The hospital provides maternity pads and mesh underwear, but you might be more comfortable in your own. Just pack the pairs you don’t mind getting ruined. For C-Section, get low-rise postpartum underwear designed for your incision’s recovery.

Nursing Bras and Breast Pads

Whether or not you plan to breastfeed, you will need these to absorb milk, stop leaks, and support your swollen, tender breasts. They unsnap and open just enough so you can nurse the baby while the rest of you stays covered up.

Pillow

Make sure your pillowcase is a different color to avoid mixing it up with the hospital’s pillows, which are usually white.

Entertainment

Bring anything to help distract you during labor: your phone, tablet, or e-reader. Wireless headphones or earbuds work best to avoid tangles when you walk around during labor. Pack chargers with extra long cords, a small extension cord, or a portable power bank just in case the hospital does not have an outlet near your bed.

For the Baby

The hospital will provide pretty much everything your baby needs, so you won’t need to bring a lot. But you might prefer your baby to use things you brought in yourself. Here are some you can pack in your diaper bag:

Newborn Diapers and Wipes

Get diapers with the umbilical cord area cut out and wipes designed for newborns’ delicate skin.

Clothes

The hospital may provide your baby’s first clothes, but you might want to dress your baby in something different while at the hospital and going home, especially if you’re taking many photos. You’ll need hats, mittens, booties or socks, and receiving blankets for swaddling. Bring clothes in different sizes to make sure they fit.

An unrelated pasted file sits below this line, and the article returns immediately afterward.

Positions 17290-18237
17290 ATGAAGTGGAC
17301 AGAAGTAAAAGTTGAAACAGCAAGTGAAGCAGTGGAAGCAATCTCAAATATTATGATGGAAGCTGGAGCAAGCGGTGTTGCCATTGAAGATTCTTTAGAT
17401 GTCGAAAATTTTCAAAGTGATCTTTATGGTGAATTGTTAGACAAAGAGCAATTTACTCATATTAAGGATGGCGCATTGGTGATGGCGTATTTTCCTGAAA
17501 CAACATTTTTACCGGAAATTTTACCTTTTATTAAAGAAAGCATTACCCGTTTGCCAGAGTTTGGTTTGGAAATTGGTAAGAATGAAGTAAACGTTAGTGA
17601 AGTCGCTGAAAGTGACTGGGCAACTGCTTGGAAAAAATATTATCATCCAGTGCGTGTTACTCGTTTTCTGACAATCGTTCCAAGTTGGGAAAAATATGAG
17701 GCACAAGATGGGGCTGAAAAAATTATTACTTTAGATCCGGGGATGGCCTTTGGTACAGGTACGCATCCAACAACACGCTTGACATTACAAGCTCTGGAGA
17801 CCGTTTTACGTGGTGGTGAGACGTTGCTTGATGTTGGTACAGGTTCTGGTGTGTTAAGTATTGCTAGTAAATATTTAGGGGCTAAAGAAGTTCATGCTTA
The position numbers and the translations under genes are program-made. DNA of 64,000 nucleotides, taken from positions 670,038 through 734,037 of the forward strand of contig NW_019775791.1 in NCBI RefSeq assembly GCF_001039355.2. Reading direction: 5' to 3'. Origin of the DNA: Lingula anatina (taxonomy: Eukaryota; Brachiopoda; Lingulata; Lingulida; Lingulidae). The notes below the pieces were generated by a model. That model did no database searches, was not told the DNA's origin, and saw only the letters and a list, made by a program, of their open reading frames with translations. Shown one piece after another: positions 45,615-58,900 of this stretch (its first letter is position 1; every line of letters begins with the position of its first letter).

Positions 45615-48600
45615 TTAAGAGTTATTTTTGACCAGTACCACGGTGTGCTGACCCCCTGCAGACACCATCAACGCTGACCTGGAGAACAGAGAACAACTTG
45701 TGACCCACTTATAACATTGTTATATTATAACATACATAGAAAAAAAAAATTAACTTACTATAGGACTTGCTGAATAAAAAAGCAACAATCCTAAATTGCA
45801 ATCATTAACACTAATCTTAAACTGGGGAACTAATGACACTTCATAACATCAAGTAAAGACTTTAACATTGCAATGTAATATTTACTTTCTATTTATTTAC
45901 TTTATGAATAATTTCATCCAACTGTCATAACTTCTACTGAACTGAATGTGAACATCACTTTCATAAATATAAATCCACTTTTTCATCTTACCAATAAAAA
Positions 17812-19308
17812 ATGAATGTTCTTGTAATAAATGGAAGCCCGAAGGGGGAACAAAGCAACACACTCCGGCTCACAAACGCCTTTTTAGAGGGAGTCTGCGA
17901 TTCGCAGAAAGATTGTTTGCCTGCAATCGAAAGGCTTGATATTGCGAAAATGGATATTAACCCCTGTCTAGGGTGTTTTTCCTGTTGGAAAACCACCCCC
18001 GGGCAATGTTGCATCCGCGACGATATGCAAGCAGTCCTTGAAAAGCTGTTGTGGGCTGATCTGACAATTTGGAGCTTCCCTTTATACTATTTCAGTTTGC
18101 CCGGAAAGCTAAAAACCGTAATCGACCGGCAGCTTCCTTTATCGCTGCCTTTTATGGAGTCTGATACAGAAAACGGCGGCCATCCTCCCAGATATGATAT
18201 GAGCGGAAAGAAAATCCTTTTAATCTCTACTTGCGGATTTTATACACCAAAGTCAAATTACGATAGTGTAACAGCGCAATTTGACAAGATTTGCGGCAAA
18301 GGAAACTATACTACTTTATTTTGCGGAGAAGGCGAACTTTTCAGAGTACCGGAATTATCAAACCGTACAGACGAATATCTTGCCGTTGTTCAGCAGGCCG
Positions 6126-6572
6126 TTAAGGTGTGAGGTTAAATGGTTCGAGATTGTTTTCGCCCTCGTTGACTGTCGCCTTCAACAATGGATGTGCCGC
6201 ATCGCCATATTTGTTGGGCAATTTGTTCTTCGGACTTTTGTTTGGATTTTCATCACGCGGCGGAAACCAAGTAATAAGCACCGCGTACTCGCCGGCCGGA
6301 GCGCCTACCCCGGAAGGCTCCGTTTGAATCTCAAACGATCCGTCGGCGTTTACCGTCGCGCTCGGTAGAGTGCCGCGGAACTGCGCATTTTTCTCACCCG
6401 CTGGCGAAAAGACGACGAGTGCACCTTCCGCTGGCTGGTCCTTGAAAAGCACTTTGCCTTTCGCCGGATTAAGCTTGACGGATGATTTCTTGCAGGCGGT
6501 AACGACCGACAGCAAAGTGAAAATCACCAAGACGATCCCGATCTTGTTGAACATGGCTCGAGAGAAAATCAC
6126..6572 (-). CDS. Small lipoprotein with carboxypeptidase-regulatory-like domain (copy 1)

Nursing Pillow

Whether you’ll be breastfeeding or bottle feeding, this can reduce the strain on your arms, neck, and back.

Baby Book

The nursery often takes your baby book to put your baby’s footprints in it.

Changing Mat

A stain and water-resistant one that folds slim and compact to fit in your bag is nice to have.

Infant Car Seat

While it definitely won’t fit in your bag, having an approved infant car seat installed correctly in your car is required by law before you can take your baby home. Hospitals check to make sure that you have the right car seat.

For the Companion

You also have to pack a bag for your companion. Whether it’s your partner, parent, sibling, or friend—they may have to be with you in the maternity ward for a while. Here are some things to pack for whoever’s going to be with you during your stay:


Clothes,

Pajamas,

Toiletries,

Non-perishable snacks,

Entertainment to pass the time,

Phone and charger to take photos and videos if you want the special moment documented,

And change for the vending machine


You don’t have to pack everything listed here. If you want to save, ask your hospital what they provide for both mother and baby so you can strike them off your hospital bag checklist. It would be great if you could pack in a machine washable diaper bag that’s stylish and versatile, but as long as your bag has enough space for everything you need, it’s good enough. The most important thing is you get your hospital bags ready to go whenever the baby is.
July 21, 2022 — Charlotte Evans